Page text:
It was dreadful, the way they covered her in mud. Over her body. Over her face. To her death.
Yes, I know that to do this thing is a custom, a ritual, living history that precedes my opinion and observation by uncounted years but I am a stranger here and I have delicate sensibilities bordering on feminine squeamishness and I cannot reasonably be expected to “go native” in one fell swoop. Frankly, I am scared.
Still, I know I will have to adapt and adjust. No matter what threats they make (or carry out, for that matter) I will never get to go home. I’m sure Lindsay has been contacted and I’m sure he cleaned out my bank accounts while he was still fake-crying on the phone with the fools at the consulate. I don’t blame him. I’d do the same. We fucking hate each other.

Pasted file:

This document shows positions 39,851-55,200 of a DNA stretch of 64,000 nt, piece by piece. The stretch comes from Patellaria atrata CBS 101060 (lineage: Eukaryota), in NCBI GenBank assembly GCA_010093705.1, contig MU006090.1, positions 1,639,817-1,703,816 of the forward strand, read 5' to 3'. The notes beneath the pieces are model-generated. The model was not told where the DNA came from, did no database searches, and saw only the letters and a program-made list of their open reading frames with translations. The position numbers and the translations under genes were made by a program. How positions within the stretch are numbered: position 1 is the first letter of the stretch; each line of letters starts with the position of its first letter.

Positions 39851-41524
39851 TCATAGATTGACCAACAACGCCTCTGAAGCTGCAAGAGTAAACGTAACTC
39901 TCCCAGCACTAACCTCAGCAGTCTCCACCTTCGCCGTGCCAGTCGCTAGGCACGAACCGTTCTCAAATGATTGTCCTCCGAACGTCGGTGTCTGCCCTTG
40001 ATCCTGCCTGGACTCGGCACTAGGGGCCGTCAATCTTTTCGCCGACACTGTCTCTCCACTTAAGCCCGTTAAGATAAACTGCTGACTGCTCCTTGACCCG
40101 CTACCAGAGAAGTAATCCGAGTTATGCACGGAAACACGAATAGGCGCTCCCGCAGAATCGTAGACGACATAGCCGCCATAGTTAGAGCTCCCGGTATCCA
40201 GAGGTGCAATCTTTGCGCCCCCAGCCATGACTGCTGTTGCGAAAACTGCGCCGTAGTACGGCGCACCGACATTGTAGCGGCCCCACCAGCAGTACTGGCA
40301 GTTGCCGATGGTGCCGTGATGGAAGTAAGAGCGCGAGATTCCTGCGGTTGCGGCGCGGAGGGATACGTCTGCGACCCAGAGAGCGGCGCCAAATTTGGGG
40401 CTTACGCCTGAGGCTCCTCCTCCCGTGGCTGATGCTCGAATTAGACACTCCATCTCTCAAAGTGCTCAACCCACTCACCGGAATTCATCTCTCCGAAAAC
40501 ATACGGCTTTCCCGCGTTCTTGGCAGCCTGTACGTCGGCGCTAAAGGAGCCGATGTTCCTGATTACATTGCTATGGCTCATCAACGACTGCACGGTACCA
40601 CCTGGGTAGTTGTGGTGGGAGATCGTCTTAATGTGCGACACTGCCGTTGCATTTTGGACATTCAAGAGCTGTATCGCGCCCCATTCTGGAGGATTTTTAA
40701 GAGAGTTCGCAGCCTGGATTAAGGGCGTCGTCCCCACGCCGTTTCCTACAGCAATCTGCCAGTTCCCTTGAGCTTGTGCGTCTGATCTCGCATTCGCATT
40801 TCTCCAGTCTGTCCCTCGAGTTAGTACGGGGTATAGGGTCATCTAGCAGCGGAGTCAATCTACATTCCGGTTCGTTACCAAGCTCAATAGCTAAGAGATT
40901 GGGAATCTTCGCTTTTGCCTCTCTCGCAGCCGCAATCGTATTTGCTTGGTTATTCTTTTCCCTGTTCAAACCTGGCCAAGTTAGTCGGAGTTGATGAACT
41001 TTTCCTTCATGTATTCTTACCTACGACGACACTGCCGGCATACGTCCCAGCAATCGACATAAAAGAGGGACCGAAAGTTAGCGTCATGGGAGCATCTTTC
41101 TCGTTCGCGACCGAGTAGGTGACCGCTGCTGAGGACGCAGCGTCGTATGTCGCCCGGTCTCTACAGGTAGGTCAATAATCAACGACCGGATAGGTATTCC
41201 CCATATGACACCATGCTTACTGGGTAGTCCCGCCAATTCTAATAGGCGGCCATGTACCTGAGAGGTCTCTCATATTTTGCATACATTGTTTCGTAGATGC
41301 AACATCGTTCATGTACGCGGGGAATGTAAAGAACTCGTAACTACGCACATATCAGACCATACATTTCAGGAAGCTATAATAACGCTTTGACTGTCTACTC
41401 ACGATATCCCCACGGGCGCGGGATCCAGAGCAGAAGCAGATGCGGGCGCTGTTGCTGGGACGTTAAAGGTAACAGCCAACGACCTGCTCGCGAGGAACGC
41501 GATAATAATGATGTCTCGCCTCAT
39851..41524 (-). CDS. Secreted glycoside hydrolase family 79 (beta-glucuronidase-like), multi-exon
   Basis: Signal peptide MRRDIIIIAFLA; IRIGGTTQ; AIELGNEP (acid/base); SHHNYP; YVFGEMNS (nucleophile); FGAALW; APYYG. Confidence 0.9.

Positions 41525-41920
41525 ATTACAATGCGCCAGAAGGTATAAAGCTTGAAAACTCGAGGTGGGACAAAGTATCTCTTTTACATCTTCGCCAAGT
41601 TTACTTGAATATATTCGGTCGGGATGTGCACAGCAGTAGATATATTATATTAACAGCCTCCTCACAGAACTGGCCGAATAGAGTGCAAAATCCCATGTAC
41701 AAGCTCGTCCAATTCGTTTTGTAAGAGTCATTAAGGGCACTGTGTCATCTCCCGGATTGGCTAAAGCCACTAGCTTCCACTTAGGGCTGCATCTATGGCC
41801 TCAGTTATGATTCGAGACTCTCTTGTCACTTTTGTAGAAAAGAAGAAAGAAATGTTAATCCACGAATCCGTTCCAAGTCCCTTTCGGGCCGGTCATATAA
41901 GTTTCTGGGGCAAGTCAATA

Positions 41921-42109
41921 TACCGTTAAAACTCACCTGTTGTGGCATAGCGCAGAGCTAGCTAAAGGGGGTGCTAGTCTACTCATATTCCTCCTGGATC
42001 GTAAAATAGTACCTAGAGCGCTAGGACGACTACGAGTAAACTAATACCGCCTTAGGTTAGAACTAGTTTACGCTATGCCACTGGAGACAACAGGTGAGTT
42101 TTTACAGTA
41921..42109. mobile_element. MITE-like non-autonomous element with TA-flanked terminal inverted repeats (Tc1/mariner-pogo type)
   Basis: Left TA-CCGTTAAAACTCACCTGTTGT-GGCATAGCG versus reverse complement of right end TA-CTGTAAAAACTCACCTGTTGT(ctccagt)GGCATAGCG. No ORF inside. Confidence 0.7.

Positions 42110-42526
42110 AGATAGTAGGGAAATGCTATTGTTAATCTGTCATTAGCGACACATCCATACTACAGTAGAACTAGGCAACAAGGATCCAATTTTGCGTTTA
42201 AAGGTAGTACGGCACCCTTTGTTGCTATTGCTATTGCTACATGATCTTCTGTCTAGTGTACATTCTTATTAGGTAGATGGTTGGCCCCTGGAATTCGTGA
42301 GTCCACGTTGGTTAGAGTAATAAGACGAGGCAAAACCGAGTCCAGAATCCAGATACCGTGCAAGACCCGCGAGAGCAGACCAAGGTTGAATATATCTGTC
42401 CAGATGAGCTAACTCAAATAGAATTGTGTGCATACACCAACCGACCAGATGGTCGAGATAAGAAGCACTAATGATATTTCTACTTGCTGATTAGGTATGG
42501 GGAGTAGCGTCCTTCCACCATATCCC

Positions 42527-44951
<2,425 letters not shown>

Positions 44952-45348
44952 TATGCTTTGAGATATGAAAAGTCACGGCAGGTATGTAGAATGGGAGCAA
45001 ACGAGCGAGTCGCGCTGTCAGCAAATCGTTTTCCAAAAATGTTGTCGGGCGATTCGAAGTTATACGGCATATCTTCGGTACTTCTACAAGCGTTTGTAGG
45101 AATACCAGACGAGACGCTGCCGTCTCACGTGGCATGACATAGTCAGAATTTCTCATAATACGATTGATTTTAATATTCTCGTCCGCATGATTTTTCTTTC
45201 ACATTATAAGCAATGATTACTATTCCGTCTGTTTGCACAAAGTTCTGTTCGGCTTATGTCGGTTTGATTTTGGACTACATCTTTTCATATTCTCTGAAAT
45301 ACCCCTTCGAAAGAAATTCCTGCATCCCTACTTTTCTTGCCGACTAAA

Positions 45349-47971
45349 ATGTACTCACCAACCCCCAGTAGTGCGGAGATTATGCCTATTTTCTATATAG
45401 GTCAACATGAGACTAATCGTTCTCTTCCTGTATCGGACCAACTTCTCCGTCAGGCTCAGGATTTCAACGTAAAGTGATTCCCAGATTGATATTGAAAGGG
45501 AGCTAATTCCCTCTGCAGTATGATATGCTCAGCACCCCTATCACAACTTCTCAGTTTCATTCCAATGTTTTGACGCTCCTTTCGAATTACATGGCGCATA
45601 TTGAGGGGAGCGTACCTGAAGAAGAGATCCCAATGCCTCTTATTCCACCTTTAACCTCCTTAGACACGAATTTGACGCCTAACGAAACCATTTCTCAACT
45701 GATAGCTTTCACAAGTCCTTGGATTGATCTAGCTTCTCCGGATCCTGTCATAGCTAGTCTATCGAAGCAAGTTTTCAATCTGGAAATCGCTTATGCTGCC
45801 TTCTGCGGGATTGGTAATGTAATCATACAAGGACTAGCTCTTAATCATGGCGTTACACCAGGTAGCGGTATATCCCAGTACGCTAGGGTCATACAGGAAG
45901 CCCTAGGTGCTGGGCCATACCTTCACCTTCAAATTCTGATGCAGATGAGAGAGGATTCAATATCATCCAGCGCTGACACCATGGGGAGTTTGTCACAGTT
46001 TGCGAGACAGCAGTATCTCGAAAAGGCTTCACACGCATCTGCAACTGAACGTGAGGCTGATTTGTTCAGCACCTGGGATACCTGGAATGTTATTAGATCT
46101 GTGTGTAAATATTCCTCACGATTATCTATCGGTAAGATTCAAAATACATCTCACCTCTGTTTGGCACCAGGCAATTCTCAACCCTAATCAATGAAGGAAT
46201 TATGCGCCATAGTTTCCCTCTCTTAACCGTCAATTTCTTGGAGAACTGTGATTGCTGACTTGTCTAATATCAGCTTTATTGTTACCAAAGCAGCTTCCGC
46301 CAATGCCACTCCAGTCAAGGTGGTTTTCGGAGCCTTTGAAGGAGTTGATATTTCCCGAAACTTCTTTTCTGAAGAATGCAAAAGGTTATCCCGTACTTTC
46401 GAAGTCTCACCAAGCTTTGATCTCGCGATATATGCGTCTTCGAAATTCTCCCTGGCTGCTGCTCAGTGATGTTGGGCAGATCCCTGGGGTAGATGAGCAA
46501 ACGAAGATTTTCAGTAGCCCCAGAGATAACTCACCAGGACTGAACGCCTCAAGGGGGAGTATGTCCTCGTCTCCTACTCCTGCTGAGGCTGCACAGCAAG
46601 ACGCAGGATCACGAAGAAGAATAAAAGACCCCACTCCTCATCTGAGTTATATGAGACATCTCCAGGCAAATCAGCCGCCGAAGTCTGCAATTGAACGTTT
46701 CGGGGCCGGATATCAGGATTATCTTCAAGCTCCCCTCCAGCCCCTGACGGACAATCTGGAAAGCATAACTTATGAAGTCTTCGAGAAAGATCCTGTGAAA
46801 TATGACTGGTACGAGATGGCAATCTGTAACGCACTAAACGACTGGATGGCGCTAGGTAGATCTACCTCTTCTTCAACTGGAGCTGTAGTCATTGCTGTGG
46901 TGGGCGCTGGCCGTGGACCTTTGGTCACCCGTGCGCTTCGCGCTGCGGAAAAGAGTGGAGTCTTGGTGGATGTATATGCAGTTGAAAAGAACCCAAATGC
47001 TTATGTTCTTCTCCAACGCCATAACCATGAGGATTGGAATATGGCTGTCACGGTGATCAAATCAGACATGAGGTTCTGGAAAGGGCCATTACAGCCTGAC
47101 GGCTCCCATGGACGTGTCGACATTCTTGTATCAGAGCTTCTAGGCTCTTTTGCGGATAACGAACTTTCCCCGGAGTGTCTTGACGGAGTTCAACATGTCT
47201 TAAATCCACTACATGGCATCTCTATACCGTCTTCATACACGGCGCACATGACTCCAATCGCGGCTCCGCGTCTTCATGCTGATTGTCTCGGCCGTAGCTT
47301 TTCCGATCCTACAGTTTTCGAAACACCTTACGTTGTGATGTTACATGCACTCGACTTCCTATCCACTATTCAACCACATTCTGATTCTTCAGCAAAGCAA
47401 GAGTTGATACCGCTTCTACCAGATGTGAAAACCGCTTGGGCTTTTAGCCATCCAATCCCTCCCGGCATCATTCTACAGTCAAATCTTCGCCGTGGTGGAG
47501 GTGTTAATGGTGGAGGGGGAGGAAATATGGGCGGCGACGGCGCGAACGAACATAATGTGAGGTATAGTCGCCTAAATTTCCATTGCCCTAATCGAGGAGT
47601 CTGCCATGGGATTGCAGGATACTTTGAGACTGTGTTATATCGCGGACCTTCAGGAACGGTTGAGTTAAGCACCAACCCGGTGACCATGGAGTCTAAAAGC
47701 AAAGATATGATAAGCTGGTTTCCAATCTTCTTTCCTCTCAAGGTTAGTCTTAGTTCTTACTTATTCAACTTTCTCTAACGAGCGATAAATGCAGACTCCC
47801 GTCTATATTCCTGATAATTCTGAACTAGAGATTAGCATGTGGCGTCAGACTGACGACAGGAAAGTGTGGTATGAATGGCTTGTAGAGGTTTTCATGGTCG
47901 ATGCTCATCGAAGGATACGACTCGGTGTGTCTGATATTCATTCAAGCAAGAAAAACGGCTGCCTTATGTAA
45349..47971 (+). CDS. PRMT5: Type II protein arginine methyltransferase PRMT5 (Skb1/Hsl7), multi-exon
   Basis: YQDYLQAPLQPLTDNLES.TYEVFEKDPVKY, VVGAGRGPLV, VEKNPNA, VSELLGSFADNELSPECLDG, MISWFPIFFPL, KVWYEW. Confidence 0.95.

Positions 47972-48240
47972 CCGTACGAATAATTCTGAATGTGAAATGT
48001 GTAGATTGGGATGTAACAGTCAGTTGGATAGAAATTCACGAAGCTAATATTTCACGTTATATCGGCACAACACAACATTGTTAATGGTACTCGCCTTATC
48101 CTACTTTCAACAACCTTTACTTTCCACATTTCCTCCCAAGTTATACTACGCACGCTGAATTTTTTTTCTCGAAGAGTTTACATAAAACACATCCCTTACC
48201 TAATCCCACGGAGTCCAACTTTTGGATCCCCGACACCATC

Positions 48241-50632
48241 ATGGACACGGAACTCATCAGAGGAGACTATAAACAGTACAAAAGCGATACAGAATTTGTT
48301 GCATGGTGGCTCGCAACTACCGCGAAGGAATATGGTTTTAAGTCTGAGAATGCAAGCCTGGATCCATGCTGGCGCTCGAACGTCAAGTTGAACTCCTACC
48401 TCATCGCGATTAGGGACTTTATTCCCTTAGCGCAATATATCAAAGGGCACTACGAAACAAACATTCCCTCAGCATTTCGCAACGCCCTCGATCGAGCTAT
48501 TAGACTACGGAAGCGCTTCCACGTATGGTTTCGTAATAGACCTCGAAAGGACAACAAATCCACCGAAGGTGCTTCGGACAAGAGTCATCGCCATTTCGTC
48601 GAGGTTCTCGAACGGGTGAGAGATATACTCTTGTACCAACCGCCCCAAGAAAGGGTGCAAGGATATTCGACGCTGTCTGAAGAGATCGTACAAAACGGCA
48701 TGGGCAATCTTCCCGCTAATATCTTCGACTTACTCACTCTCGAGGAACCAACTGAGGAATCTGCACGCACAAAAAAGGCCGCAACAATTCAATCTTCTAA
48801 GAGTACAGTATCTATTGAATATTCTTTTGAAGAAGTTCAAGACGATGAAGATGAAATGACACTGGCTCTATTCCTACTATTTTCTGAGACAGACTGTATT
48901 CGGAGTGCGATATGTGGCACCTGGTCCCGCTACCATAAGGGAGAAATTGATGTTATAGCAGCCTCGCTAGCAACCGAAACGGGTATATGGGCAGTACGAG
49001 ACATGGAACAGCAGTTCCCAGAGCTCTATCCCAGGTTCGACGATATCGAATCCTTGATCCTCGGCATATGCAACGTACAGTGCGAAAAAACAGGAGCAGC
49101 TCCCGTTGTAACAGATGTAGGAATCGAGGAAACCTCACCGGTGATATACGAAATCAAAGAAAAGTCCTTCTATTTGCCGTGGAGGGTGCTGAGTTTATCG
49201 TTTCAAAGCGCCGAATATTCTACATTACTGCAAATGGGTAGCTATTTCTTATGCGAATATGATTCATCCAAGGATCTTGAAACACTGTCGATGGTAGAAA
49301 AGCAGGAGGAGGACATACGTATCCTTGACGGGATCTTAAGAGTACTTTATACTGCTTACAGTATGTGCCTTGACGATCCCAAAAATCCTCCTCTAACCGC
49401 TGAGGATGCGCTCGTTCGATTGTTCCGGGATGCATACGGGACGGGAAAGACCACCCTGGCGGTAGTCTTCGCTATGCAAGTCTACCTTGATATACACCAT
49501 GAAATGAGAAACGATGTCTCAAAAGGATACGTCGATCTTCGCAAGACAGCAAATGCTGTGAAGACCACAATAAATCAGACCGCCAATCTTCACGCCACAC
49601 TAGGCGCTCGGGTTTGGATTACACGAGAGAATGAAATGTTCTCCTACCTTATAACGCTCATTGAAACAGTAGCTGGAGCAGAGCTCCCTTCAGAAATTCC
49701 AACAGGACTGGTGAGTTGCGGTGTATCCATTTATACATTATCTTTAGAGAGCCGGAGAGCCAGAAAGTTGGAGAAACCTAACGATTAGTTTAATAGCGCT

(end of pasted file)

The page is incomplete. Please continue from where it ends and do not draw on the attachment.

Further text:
This morning a young man with ball-bearing eyes spoke to me though a small sliding panel in the box where they’re keeping me. He was wearing a uniform of some kind but I didn’t recognize it. The sun had not yet risen – it was dark still – but the tunic looked clean, pressed and I thought I could see a few bits of metal on his shoulder indicating rank. Maybe considerable rank.
“Good morning, ” the young man said. His manner was controlled and even. Much more so than I would expect from someone his age. “How long will I be here? ” I asked.
“I don’t want you to ever leave me, ” he replied, “One of us will live forever.” I thought I saw a smile. Maybe not. I wanted so much for him to be human, to be like me, that I can’t say for sure that I didn’t simply believe I saw a smile, no matter how brief. I returned his (real? imagined?) smile.
They covered her in mud, a custom. They wanted me to see this. She was led to believe she was dreaming. She could taste salt and sweet. Her mother’s voice sang and she drifted.
Text and Images © Andrew Auten – All Rights Reserved